Before the new disclosure regulations took effect, financial professionals focused with renewed rigor on communicating their value propositions in order to demonstrate their worth to clients for fees paid.
For many, a best practice is to create a “Commitment of Service” document that lays out in detail every service you would provide to your clients. But now that initial disclosure has come and gone, and with the possibility that some plan sponsor clients could face DOL audits, it is important to be able to show what you have actually done to service the plan in the past year.
With increased scrutiny around the reasonableness of fees for services provided, this is a very good time to take a look back and document the services you provided. If by chance one of your clients should face an audit, a formal documented review of your services would be invaluable.
Here are some questions that may help:
- How many times did you meet with the sponsor?
- Did you go through all the 408(b)(2) disclosures received and help the plan sponsor understand each one?
- Did you review goals for the plan with the employer?
- Did you discuss any enhancements or new services being offered by service providers?
- Did you lay out a timeline for the plan sponsor so they understand when certain items are due? Examples could include: non-discrimination test, Form 5500, or certain participant notices.
- Have you helped them set up a process to document their fiduciary actions such as a fiduciary file?
- How many on-site meetings did you hold with participants?
- Can you show improvement in any of the plan metrics such as deferrals, average account balance or participation that may be a result of an education meeting or plan design change?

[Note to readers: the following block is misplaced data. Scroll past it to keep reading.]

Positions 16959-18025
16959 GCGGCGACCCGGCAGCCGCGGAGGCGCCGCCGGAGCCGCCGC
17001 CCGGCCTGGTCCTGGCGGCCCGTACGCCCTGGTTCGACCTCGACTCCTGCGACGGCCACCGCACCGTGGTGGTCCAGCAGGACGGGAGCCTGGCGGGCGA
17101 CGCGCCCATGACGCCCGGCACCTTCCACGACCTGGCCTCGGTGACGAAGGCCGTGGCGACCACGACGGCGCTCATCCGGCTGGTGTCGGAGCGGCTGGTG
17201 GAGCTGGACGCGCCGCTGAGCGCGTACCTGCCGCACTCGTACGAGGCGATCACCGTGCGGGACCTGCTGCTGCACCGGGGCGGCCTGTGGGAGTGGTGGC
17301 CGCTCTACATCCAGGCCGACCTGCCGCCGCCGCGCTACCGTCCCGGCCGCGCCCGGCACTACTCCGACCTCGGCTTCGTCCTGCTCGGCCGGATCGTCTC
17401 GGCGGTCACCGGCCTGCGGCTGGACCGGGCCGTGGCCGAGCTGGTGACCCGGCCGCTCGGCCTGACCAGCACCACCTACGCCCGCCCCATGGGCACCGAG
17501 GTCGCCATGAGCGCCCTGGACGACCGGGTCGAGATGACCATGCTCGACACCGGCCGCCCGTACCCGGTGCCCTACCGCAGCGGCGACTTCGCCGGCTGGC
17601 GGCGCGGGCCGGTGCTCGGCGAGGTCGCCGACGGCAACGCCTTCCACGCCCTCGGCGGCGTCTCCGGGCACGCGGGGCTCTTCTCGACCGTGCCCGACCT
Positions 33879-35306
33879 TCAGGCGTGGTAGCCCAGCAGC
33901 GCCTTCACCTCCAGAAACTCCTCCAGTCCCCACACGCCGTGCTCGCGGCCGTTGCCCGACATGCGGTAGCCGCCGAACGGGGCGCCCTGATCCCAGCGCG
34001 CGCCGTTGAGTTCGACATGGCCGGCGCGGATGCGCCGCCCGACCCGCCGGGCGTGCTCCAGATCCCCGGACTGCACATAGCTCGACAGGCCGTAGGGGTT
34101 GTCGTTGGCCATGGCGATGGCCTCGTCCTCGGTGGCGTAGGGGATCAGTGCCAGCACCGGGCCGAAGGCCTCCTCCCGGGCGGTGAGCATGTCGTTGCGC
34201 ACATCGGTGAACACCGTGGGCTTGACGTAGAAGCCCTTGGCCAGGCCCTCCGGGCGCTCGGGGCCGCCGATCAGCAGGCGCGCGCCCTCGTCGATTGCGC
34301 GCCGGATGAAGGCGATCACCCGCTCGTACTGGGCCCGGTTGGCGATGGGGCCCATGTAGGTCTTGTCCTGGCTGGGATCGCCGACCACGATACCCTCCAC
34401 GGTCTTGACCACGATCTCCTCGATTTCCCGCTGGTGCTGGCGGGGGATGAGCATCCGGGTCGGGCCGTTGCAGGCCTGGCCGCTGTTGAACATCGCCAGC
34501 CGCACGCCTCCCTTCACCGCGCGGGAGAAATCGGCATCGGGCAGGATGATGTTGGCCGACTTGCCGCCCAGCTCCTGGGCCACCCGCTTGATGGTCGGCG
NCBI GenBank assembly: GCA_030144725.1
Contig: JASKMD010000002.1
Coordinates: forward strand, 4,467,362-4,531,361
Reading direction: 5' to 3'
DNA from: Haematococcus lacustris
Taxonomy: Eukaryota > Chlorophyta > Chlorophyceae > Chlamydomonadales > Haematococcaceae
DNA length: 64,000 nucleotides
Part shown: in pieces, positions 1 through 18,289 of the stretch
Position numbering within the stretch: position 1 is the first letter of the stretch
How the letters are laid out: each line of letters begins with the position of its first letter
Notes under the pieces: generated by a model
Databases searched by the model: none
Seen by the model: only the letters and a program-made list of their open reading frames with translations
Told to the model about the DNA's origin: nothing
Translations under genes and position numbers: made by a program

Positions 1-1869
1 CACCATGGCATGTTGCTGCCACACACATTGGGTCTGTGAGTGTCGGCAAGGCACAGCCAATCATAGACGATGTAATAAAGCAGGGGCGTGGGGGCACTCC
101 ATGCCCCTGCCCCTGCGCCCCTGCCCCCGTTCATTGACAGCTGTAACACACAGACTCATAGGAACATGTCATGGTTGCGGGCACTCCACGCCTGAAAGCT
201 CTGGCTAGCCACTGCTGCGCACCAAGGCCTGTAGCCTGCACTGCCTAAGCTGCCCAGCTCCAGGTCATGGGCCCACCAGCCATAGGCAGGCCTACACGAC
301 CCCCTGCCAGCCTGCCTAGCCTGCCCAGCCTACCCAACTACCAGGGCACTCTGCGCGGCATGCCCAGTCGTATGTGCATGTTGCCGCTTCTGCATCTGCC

Of course this is only a partial list of the services you may be providing. If you aren’t already taking this personal inventory, take the time now to document your good work and report it to the client at year’s end.
It’s always good to take a step back to help ensure that you are being as efficient as possible. If you haven’t created a formal commitment of services document now would be a good time to do so for 2013. The document creates a guide for what you will do each year and a helpful tool for rating yourself at the end of the year on how well you achieved your planned tasks.
As plan sponsors continue to closely evaluate the reasonableness of fees, the document is a tremendous reinforcement to your clients of the value you bring to them and the retirement plan.
Plan sponsors need just as much help now, if not more, in understanding all the nuances of retirement plans. The plan is one of their biggest expenditures for benefits. You play a key role in helping them know whether they are getting the most value for the money they invest.
Tell them what you’re going to do for them. Do it. Then remind them of what you’ve done.